Grand total: $37.50.

I told #2 son that if he could count it, he could have one fourth. He did OK with the two rolls of quarters, two rolls of dimes, and two rolls of nickels. It was the seven rolls of pennies that stumped him. He kept getting $37 or $38. I finally told him to count just the pennies. On the third try, he got it. I said, "Now how much is one fourth of that?" He's only nine, people. He just finished third grade. He thought for a minute, and said, "Eight dollars and fifty cents." Which is fairly close, a good ballpark guess. Then I told #1, who just finished sixth grade, and who I say has let his brain atrophy for a year, to divide it in half. It took him about 10 seconds to say, $18.75. I checked him on a calculator. Bingo! I thought of giving him a twenty, just to be done with it, but then I remembered that he owed me $5 for a fast-food lunch that he just HAD to have. So I told him to go to his billfold, get me $6, and I'd give him a twenty. He agreed. HEY! He got an extra $.25.

I told #2 son that I would give him $9. Yeah, I know that a fourth of the booty would be $9.38. But he doesn't know that, and anyway, all he did was find two pennies, so I though I was being generous. Then I saw that I didn't have small bills, so I said, "Bring me a dollar and I'll give you a ten. "WooHOO!" the boy screamed. #1 son and I rolled eyes at each other. We may need to teach the young 'un a bit more about money conversion.

Oh, and after taking all that money out of the John Deere silo, and running it LOUDLY up the conveyor belt so that it dropped into the coin stacking thingy again...#1 son picked it up and promptly dropped it, scattering coins all over the kitchen floor. #2 son even volunteered to help pick them up, what with his $9 windfall fresh in his mind.

Monday, I'll have to go cash in all that change. But now it will be MINE, by cracky. Even though I paid out the spoils already. Maybe that's where #2 gets his funny money ideas.

9 comments:

Stewed Hamm said...

Wait, when the coins scattered they were merely over the floor, and not in it?
I'm so confused... and just when I thought I had these preposition thingies figured out.

Redneck. Diva. said...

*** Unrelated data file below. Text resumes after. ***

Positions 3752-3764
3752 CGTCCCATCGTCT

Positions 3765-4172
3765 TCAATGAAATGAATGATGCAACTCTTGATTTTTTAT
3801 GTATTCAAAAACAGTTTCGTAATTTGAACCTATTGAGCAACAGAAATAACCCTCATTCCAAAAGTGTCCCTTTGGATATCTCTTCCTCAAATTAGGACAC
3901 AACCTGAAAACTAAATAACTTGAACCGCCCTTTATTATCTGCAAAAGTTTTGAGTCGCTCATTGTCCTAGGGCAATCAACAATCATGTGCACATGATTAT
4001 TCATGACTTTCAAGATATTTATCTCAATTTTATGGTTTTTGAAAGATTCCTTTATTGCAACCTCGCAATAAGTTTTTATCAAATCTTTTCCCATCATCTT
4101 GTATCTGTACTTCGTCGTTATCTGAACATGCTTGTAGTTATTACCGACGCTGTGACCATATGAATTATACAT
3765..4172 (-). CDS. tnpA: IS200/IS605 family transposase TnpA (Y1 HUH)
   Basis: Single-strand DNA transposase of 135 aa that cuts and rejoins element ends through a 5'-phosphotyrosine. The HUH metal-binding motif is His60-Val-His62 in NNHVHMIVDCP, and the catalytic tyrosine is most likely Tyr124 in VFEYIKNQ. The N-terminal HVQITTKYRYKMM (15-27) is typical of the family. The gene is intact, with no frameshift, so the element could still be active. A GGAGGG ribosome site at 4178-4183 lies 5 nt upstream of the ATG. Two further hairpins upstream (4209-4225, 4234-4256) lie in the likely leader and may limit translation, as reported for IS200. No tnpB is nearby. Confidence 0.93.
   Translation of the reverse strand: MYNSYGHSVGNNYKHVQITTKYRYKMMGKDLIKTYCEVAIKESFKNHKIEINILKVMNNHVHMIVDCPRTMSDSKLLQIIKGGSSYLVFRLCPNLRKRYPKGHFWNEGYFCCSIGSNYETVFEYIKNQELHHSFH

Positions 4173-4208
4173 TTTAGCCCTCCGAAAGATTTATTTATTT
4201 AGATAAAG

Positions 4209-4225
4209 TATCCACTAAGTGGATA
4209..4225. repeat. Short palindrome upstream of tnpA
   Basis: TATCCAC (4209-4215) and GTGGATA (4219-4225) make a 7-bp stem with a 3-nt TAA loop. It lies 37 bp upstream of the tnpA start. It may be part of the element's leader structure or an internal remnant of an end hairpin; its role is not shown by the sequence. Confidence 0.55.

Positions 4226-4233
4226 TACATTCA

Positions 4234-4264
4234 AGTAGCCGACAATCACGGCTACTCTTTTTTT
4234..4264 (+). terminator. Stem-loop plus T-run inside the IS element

By the next to the last paragraph, my brain was smoking. All those numbers! I am on summer vacation, woman! If you are going to throw in a math lesson, warn us for heaven's sake! I don't start Algebra until fall, so I am boycotting numbers altogether until August.

Hillbilly Mom said...

Stewyouneedremedialredneckclasses,
Humans lay IN the floor. Inanimate objects lay ON the floor. SHEESH! Is it so hard to learn about other cultures, Stew?

Diva,
At least you know what lays IN the floor, and what lays ON the floor.

I'm putting you in charge of explaining things IN and ON the road to Stew. You can be Hillmomba's Minister of Prepositions. IF you have time, what with your busy college schedule coming up, and building that Ark by July 4th.

Redneck. Diva. said...

I will take the task in hand willingly - just don't ask me to count for him.

Hillbilly Mom said...

Diva,
You won't have to count for him. He has ten fingers and ten toes, by cracky!

Or DOES he?

Stewed Hamm said...

Let's say I have fewer phalanges than our buddy Mark, who I've just learned can successfully count to twenty-one and a half.

Hillbilly Mom said...

Stewthatstoomuchinformationaboutmark,
I'll take your word for it.

As long as you don't show me how a one-armed man counts his change.

Stewed Hamm said...

on the table, I assumed... why, you know a better way?

Word Verification: hilgzn - "Hill-Gazin" 1)Staring at hills, but not trying to be rude about it. 2)Stopping by this blog to see if your comments have been moderated yet. "I'm not here to read the new posts, I'm just Hill-Gazing the comments."

Hillbilly Mom said...

Stewthisisprobablytoomuchinfo,
That question came from an old joke that some of my high school buddies told me at the drive-in long ago. The way a one-armed man counts his change does not involve a table, but a zipper and another appendage.

Thank the Gummi Mary that they had both arms and did not have to demonstrate it for me.